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words, the person doing the thing is not punishable; while, on the other hand, a persom may defend himself by showing, if he can, that either the main part of the enactment, or some clause put into it to create an exception, is so unguardedly worded as to open an escape for him through the letter, his act being still a comptete violation of its spirit.”! So, likewise, the thing may be excepted out of general words, "for the reason that to include it would be contrary to the general spirit and policy of the law.” 2

This author proceeds, in the same section to this effect: Perhaps under this head might be embraced cases like those already alluded to, where a prohibition in general terms is held to apply only to willful transgressions, it being a principle of the common law that no one shall suffer criminally for an act in which his mind does not concur.” And again, in section 232: " This doctrine is usually stated in terms somewhat narrower than those last employed ; in substance, that the case must come, not only within the words of the statute, but also within its reason and spirit, and the mischief it was intended to remedy."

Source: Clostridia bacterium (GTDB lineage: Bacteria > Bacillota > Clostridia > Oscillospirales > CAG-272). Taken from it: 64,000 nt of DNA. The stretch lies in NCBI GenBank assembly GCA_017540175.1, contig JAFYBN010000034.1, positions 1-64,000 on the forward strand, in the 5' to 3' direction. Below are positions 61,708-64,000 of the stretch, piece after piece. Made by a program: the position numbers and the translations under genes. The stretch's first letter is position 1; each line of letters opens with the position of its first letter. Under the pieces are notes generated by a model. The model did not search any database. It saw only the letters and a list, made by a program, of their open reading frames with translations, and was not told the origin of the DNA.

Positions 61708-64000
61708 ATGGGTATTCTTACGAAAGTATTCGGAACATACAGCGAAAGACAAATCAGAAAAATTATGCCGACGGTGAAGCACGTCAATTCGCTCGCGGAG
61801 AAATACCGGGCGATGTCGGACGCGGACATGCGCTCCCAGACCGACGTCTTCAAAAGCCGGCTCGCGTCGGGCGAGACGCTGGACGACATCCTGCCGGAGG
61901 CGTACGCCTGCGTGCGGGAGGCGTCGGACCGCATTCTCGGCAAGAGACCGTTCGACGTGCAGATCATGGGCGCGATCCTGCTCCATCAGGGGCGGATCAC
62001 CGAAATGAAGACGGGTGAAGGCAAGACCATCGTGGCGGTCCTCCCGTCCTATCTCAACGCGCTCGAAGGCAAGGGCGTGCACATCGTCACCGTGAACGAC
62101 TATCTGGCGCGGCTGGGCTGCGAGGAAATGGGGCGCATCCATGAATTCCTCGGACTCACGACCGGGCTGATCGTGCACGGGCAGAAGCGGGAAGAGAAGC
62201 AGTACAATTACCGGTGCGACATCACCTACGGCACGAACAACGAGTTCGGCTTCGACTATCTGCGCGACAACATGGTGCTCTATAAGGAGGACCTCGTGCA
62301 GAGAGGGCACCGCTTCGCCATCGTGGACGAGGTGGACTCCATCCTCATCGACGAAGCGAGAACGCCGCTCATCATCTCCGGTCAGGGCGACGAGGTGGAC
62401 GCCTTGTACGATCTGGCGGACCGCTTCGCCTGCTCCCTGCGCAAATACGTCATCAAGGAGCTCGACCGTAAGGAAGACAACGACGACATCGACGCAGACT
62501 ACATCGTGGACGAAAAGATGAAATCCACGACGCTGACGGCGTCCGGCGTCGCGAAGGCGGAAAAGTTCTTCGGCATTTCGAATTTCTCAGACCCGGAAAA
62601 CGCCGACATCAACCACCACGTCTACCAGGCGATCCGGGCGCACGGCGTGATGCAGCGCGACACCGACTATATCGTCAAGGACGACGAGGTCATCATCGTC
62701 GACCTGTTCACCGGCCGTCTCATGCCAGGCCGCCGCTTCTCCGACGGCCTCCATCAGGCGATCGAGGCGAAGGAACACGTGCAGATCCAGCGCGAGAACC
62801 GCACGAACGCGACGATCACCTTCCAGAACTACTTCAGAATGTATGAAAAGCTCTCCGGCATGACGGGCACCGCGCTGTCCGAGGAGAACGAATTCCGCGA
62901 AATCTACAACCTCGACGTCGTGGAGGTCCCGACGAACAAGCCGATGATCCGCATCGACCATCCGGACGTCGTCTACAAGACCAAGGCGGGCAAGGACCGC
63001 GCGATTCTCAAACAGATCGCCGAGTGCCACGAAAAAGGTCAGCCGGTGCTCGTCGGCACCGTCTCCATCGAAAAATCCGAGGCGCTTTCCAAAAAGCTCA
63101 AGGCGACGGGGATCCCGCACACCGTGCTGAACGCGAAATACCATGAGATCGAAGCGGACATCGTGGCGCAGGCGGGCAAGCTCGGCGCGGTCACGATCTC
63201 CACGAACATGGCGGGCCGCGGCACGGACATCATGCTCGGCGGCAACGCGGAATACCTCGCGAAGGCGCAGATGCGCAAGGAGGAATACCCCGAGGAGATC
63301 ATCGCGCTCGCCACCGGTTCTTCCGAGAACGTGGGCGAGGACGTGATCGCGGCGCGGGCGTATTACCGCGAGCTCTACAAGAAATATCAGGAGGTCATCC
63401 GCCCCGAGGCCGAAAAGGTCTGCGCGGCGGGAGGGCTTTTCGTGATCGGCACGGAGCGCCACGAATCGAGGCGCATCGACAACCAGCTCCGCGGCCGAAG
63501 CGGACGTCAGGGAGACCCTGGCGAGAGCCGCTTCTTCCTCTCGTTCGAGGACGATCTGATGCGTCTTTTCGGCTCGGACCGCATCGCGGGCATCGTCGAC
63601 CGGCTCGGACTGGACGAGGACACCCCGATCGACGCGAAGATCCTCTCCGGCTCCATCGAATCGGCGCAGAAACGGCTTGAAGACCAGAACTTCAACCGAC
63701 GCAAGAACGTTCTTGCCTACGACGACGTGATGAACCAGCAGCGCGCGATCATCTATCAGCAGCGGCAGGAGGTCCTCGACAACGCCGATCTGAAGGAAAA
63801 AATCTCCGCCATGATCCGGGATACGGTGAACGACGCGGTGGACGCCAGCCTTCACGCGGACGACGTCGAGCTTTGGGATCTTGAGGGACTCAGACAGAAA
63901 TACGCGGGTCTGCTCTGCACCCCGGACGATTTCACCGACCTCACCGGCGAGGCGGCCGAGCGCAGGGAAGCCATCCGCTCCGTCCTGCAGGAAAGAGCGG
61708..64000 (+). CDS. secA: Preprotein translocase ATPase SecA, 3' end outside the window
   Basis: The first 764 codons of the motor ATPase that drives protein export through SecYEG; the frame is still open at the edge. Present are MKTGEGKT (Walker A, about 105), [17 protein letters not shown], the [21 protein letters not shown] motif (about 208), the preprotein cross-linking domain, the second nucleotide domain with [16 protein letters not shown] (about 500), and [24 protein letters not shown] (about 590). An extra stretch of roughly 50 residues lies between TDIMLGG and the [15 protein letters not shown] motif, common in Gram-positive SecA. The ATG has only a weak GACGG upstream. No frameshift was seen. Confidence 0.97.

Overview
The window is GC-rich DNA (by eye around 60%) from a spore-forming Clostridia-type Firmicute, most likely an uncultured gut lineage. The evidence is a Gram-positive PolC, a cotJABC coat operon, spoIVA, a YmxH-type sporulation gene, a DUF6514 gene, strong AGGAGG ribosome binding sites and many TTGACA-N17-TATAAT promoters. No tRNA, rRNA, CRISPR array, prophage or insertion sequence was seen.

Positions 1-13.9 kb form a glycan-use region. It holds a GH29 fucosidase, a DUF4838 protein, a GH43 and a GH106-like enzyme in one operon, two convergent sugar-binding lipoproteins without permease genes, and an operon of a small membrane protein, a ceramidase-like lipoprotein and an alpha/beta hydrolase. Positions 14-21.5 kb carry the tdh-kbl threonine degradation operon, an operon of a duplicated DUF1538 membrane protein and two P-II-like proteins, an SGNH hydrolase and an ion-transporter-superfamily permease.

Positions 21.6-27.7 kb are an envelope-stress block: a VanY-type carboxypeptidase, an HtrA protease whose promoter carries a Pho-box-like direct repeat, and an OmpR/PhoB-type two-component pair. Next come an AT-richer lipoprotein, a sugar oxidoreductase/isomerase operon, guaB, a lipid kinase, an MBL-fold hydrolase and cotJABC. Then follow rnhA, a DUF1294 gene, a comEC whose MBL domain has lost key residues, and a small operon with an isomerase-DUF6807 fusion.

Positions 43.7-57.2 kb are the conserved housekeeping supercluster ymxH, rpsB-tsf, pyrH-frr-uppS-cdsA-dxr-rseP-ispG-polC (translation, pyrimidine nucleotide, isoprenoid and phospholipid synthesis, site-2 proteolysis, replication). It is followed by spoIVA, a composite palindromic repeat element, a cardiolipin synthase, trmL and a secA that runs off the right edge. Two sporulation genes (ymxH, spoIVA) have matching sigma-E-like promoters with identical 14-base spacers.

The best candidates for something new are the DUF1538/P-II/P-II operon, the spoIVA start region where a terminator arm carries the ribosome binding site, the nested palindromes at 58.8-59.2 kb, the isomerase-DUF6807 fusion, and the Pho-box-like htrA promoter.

The object and intent of the law on which this prosecution is based was evidently to protect congregations assembled for religious worship from willful disturbance; yet, to hold this conviction proper and legal, it must be so construed as to bring within its provisions the officers of the church or congregation who may attempt, in a quiet, peaceable, and orderly manner, to protect the same congregation from imposition, and perhaps serious detriment, by maintaining in the pulpit one whom they regard as totally unfit for the position.